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2023-10-03 at 13:49 #422732Nat QuinnKeymaster
South Africa has lost 9 million workdays to protest action so far in 2023 from workers striking due to increasing wage demands, which companies are unwilling to match.
This was revealed in the South African Reserve Bank’s (SARB) Quarterly Bulletin released in September, which analyses economic data from the second quarter of 2023.
In a research note attached to the Bulletin, labour productivity and wage growth in South Africa were analysed.
Wage growth has become a significant issue in South Africa due to the rise in inflation and interest rates over the last two years, putting pressure on employers to raise wages to cover the rising cost of living.
In South Africa, real wage growth contracted as nominal wage growth moderated to below inflation, as measured by the headline consumer price index (CPI).
Following this, demands for higher wages in collective bargaining forums skyrocketed.
On average, workers demanded an increase of 6% and above in 2022. This number has continued to rise in 2023 to 6.4%.
Average nominal wage settlement rate in collective bargaining agreements (%). Source: Andrew Levy Employment Publications
However, companies are unwilling to grant substantial wage increases in challenging domestic economic conditions amid higher production costs due to intensified load-shedding.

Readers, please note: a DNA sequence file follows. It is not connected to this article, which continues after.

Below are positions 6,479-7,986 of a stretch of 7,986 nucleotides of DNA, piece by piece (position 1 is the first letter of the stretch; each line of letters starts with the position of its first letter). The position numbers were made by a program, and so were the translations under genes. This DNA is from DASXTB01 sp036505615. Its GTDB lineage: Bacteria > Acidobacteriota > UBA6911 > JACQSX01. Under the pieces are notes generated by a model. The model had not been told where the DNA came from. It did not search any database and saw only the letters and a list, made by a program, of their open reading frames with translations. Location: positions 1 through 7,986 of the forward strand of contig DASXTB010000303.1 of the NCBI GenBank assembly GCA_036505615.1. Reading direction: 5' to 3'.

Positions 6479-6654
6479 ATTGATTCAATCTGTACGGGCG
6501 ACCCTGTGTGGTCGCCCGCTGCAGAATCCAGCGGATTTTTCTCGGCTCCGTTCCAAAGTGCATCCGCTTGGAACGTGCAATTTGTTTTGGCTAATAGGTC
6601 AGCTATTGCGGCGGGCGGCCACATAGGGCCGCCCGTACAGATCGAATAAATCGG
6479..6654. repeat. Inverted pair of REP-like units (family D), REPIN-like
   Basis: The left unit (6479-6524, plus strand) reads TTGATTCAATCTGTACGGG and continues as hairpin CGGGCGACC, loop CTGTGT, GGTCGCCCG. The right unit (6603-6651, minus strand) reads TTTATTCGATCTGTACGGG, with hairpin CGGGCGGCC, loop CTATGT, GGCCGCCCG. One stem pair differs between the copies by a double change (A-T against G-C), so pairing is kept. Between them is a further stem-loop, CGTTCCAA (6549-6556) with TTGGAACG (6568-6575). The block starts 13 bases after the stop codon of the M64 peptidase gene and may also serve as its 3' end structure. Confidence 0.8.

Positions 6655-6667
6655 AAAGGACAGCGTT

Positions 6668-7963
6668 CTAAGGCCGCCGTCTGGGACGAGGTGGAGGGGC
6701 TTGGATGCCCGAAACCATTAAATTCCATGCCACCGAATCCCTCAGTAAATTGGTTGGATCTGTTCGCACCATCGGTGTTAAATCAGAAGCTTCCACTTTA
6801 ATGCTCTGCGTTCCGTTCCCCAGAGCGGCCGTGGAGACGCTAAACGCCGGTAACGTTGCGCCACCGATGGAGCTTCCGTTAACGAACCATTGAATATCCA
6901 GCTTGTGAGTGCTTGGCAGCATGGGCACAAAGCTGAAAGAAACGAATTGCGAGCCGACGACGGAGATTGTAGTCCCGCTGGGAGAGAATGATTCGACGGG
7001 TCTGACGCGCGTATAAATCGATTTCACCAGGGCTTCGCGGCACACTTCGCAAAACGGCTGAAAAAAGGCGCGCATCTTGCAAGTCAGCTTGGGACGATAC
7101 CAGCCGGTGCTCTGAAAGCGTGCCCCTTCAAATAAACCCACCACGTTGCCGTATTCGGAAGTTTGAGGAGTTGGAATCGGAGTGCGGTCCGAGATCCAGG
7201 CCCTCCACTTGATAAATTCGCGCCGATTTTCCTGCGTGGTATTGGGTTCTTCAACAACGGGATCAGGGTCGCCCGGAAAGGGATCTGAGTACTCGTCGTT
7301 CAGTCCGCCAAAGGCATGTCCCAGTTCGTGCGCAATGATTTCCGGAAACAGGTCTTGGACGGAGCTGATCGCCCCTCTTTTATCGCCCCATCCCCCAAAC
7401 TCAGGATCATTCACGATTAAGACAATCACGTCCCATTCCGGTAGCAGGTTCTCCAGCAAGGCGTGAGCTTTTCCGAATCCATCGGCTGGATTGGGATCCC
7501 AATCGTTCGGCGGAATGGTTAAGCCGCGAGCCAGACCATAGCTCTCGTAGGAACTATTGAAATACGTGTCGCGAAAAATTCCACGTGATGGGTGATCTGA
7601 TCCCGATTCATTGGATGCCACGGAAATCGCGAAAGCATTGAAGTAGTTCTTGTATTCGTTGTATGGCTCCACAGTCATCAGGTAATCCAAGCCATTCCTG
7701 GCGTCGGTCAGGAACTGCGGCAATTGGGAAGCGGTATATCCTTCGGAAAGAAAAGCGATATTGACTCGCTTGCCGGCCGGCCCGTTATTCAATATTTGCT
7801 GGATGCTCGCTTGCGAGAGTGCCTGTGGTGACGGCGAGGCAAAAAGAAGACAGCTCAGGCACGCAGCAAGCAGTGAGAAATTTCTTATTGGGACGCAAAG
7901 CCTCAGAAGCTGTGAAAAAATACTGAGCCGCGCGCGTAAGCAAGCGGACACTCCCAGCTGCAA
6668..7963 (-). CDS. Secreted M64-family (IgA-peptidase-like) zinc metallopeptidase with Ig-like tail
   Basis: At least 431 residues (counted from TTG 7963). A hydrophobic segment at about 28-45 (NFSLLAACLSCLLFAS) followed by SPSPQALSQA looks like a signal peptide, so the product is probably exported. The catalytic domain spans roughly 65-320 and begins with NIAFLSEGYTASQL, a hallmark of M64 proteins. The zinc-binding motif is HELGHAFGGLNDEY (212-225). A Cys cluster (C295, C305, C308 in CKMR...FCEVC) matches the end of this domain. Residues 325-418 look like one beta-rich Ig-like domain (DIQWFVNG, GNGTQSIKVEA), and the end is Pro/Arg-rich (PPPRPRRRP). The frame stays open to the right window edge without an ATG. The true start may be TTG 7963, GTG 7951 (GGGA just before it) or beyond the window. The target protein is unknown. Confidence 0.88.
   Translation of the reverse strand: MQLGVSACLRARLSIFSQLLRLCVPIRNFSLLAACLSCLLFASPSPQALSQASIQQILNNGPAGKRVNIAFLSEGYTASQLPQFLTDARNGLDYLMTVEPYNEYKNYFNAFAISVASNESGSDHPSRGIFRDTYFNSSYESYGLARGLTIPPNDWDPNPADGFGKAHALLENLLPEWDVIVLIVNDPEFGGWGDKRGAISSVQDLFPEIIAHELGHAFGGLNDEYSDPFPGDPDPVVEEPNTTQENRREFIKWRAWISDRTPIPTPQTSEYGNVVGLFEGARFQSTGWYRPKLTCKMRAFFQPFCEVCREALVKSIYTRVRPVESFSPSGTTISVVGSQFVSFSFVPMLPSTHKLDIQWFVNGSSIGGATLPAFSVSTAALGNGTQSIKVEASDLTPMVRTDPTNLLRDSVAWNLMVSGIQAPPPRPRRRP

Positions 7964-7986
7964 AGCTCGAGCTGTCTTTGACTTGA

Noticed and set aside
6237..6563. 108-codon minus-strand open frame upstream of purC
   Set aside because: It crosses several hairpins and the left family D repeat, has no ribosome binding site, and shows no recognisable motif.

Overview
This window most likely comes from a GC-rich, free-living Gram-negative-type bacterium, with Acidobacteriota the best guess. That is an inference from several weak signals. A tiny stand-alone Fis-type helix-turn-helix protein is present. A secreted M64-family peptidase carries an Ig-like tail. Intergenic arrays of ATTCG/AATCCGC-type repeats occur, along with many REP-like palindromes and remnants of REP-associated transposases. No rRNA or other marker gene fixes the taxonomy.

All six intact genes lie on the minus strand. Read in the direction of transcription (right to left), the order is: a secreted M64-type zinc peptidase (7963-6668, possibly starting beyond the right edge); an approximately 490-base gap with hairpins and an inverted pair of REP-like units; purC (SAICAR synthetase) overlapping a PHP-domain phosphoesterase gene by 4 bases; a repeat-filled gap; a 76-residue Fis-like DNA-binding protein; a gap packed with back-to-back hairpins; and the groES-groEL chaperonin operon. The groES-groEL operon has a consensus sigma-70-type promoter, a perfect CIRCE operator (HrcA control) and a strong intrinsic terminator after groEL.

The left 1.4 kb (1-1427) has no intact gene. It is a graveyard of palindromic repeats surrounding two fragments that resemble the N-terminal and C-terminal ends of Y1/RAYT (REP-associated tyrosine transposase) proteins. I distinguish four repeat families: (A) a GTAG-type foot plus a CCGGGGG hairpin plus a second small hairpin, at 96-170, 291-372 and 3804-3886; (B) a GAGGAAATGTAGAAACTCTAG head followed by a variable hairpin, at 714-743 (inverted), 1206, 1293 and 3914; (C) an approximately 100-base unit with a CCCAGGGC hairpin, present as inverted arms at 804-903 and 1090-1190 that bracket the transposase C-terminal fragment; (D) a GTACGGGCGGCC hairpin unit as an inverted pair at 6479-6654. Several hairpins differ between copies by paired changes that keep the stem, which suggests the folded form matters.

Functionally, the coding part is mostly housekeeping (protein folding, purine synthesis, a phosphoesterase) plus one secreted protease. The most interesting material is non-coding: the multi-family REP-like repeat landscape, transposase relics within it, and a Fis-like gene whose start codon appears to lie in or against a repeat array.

This, coupled with workers initiating wage negotiations striving to compensate for cost-of-living increases, resulted in a surge in workdays lost due to industrial action.
The SARB said growth in nominal remuneration has remained below inflation due to the inability of most firms to grant higher remuneration increases in the current environment of weak economic activity and high operating costs.
The impasse created by demands for higher wages and companies’ inability to grant them has resulted in a surge in the number of workdays lost to protest action.
Workdays lost to strike action have risen significantly in South Africa since the COVID-19 pandemic, from less than one million in 2020 to over eight million in 2022.
Bloomberg reported that protests in South Africa may reach a new annual record in 2023.
The country is suffering its worst-ever electricity blackouts, and patience is fraying over the deterioration of municipal services and the rising cost of living, leading to 122 protests in the first six months of the year.
At that rate, this year may overtake the 237 incidents of 2018, dwarfing the lull during the pandemic years.
“Over the last ten years, protests have become increasingly violent and lawless,” according to Kevin Allan, the managing director of Municipal IQ, which tracks the performance of South Africa’s municipalities.
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